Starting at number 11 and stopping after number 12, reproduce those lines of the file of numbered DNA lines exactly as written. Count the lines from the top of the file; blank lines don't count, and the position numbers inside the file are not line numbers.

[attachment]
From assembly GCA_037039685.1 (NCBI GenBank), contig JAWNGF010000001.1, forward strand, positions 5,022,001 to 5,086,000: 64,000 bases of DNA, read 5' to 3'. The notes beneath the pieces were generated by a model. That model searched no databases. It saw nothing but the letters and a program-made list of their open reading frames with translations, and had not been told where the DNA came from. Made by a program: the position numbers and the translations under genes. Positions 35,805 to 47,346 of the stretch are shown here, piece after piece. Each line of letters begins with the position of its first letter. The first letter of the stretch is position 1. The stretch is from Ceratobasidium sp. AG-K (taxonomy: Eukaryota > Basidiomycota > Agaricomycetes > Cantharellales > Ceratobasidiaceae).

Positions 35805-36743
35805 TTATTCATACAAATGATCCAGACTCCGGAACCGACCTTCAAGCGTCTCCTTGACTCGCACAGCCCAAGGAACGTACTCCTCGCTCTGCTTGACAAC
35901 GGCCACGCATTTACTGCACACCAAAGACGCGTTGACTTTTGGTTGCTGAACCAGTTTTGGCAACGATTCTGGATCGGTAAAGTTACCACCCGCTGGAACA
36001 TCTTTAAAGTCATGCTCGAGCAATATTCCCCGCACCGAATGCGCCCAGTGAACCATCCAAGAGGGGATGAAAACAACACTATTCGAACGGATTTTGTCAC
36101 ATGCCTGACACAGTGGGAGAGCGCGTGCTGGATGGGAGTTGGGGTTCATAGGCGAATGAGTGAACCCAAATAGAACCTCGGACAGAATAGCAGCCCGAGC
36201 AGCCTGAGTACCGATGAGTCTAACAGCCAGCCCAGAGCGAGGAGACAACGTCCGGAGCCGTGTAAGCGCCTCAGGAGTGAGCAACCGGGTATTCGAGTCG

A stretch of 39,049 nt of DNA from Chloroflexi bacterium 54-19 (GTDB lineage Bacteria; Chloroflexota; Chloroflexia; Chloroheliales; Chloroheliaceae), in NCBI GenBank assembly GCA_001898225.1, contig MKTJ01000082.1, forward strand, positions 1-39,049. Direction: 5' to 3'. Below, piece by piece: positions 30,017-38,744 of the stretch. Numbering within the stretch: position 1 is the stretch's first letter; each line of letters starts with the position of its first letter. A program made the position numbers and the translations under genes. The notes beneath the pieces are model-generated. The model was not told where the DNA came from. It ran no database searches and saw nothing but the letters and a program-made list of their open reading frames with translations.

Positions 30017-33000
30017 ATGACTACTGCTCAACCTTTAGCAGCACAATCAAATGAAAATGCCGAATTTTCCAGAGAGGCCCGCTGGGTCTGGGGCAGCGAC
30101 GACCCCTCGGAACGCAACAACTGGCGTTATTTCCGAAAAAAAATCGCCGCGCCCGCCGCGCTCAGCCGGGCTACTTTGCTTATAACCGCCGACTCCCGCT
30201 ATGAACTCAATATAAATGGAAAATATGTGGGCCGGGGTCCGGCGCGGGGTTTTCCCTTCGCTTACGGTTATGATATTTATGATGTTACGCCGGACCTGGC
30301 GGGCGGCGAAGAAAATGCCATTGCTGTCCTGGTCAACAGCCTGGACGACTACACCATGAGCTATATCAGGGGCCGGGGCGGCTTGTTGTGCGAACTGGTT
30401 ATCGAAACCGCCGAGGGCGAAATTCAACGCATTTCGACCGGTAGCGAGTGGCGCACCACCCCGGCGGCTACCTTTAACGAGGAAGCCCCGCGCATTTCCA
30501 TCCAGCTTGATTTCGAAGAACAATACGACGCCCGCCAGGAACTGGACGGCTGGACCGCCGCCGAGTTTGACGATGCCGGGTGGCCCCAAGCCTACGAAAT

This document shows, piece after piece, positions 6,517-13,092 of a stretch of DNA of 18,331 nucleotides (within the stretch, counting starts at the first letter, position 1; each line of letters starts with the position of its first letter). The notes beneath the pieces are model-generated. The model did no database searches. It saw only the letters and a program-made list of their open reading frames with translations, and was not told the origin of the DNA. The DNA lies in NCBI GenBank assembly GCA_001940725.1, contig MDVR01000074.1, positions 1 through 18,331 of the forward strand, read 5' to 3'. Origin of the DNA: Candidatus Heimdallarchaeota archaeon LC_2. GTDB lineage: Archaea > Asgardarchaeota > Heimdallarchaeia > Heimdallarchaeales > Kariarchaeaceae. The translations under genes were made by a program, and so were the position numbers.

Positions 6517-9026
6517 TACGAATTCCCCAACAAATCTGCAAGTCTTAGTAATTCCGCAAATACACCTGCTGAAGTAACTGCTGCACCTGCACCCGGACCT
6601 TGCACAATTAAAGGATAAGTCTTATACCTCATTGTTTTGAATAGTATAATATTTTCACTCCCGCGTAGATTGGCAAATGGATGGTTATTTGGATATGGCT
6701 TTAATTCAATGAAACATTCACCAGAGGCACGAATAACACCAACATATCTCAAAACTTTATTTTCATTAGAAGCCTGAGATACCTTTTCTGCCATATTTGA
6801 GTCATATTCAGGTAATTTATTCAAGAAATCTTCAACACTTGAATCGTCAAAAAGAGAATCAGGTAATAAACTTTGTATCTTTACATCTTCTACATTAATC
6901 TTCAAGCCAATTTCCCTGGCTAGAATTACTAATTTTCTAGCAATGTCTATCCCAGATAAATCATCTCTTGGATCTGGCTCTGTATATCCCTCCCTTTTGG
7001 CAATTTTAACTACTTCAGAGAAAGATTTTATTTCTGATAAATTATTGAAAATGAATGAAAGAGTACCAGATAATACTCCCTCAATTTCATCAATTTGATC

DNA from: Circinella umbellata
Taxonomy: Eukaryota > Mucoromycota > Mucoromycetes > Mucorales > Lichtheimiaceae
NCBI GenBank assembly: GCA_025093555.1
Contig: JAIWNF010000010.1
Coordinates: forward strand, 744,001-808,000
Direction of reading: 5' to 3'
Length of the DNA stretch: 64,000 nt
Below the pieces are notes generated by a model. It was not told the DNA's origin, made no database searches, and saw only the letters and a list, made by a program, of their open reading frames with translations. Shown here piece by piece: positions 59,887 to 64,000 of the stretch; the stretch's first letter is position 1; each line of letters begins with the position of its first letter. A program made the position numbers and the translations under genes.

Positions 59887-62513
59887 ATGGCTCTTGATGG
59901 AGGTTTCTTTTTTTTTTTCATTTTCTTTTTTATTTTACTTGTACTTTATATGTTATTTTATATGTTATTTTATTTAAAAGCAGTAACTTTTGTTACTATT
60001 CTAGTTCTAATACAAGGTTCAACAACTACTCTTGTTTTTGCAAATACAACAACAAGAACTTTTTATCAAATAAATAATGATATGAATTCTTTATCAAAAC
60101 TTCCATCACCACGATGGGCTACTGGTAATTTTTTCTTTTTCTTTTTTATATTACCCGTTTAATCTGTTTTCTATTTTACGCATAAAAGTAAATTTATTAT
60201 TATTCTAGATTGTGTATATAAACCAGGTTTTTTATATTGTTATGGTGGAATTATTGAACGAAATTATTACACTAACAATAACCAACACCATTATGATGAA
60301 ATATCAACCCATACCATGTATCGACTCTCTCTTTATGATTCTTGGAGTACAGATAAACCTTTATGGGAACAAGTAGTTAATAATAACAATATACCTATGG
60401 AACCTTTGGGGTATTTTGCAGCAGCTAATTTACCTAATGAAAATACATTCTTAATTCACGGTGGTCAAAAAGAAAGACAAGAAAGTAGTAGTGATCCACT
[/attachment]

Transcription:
30101 GACCCCTCGGAACGCAACAACTGGCGTTATTTCCGAAAAAAAATCGCCGCGCCCGCCGCGCTCAGCCGGGCTACTTTGCTTATAACCGCCGACTCCCGCT
30201 ATGAACTCAATATAAATGGAAAATATGTGGGCCGGGGTCCGGCGCGGGGTTTTCCCTTCGCTTACGGTTATGATATTTATGATGTTACGCCGGACCTGGC